If you thought that church plan litigation was effectively over after the Supreme Court’s decision upholding the traditional interpretation of the ERISA church plan definition in its 2017 decision in Advocate Health Care Network et al. v. Stapleton et al., you would be mistaken.  A recent slip opinion in a case involving a church plan maintained by a hospital in upstate New York reminds us that being a non-ERISA plan brings its own set of challenges because state law is not preempted.  In particular, the case illustrates that, if a church plan starts to fail to pay benefits, its sponsor – as well as related entities such as the church it is controlled by or associated with – may find themselves subject to various pension-related claims under state law.


This recent decision involves a church pension plan sponsored by St. Clare’s Hospital of Schenectady, N.Y (since renamed the St. Clare’s Corporation).  The hospital had been originally co-founded by the Roman Catholic Diocese of Albany, New York.  The plan had received an IRS private letter ruling that it was a church plan in 1992.  Apparently, the plan had always been in a financially precarious position – the hospital itself had closed in 2008 – and in 2018, the corporation terminated the plan and advised pension recipients that their benefits would either be reduced or ended as of February 1, 2019.  Thereafter, the corporation filed for dissolution indicating that it owed the plan about $50 million.

That resulted in litigation against the Roman Catholic Diocese of Albany, the St. Clare’s corporation, and certain former employees of the St. Clare’s corporation, based on claims of breach of contract and breach of fiduciary duty.  This new decision in Hartshorne v. Roman Catholic Diocese of Albany, 2021 NY Slip Op 07329 (Appellate Division of the Supreme Court of New York, Third Department, Dec. 23, 2021) was an appeal from an order of the Supreme Court of New York entered July 16, 2020 in Schenectady County which had earlier denied defendants’ motions to dismiss the amended complaint against them.  The Appellate Division, which is an intermediate appellate court in New York, affirmed the order.

The Decision

The Appellate Division held that the plaintiffs had viable claims that they sustained damages when the corporation and the plan violated contractual commitments to properly fund the plan and make promised payments following its termination.  Interestingly, the court based this in part on fairly typical boilerplate plan language in the plan and summary plan description  that “[n]o pension or other benefit granted prior to the time of any amendment or modification of the [p]lan shall be reduced, suspended, or discontinued as a result thereof” unless necessary to comply with legal requirements, that accrued benefits “shall be … nonforfeitable” in the event of the plan’s termination, and that “no modification, suspension or termination of the [p]lan may reduce” benefits that they had already accrued.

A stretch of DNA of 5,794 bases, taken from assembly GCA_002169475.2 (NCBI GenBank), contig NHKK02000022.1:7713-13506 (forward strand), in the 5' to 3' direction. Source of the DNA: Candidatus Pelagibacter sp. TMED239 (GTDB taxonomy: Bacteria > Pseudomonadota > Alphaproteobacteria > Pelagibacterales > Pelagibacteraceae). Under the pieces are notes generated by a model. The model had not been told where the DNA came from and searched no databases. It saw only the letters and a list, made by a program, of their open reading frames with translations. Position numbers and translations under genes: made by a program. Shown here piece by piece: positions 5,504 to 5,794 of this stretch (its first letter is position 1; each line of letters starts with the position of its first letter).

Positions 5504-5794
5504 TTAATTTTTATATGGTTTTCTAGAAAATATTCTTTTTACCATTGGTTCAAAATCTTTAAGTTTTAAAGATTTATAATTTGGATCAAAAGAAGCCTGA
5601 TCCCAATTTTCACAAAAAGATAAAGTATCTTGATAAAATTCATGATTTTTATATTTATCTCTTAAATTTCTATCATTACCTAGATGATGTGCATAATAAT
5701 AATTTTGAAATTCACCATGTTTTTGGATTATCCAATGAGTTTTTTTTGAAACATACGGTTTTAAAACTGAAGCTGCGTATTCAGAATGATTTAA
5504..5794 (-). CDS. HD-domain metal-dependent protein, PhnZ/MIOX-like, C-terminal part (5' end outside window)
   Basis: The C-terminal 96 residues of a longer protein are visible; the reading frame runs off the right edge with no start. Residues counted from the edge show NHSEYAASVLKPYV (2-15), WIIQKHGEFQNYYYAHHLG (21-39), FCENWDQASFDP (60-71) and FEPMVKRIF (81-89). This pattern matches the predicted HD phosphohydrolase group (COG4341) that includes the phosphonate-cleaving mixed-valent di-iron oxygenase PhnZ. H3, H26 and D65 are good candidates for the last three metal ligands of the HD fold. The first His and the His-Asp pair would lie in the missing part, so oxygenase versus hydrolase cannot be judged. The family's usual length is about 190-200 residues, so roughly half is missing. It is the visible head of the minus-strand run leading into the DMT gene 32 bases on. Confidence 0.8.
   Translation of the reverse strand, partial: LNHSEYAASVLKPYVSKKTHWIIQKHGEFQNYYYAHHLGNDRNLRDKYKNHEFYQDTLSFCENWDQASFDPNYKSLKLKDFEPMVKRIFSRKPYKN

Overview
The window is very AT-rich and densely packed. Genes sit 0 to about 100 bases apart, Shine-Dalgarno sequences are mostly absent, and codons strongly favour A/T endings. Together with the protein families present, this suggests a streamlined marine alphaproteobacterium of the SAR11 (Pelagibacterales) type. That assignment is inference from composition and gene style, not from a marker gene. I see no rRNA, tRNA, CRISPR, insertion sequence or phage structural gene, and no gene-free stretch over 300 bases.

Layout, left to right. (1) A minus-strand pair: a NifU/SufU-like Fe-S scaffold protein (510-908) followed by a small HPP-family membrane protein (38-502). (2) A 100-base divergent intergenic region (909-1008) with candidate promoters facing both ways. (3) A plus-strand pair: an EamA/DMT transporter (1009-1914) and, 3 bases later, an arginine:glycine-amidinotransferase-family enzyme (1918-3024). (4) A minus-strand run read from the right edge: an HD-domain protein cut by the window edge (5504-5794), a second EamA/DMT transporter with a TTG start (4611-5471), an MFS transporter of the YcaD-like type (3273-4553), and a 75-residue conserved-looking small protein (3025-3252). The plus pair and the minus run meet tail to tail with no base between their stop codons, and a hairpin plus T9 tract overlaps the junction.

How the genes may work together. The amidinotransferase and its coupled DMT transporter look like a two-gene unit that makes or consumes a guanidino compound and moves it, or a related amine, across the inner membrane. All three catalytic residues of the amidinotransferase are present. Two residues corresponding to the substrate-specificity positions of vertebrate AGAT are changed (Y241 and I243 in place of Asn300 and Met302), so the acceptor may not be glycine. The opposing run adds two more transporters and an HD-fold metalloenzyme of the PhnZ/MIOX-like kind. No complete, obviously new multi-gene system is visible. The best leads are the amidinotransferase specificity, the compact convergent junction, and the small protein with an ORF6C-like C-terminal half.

The court also found that plaintiffs had sufficiently alleged facts that would warrant holding the Diocese itself liable for the behavior of the St. Clare’s corporation defendants, pointing to detail on how the Diocese is the original cofounder of the corporation, the corporation operates out of the Diocese’s offices, the corporation’s listing in the directory of Roman Catholic institutions, and connections suggesting that the Diocese oversaw and controlled the activities of the St. Clare’s defendants.

Addressing arguments by the St. Clare’s defendants that the claims were time-barred, the court stated that, though the statute of limitations for a breach of contract claim is six years and, although many of the alleged actions that eventually led to the termination of the plan payments occurred beyond that period, each failure to make promised pension payments to plaintiffs was itself a breach actionable for six years from its occurrence.


Ultimately, the continued course of litigation against church plans shows that merely being exempt from ERISA does not mean that the plan sponsor and related entities – including the church that controlled or was associated with the church plan sponsor – are free from potential claims by plan participants in the event that the plan does not have sufficient assets to pay benefits.  It also illustrates the importance of the terms of the plan and corporate documents in determining what duties the parties may have had, and which entities may be liable as a result.

If you have any questions, please contact David Powell or your regular Groom lawyer.


Latest Resources


April 20, 2023

Groom Event


March 23, 2023

George Washington University Law School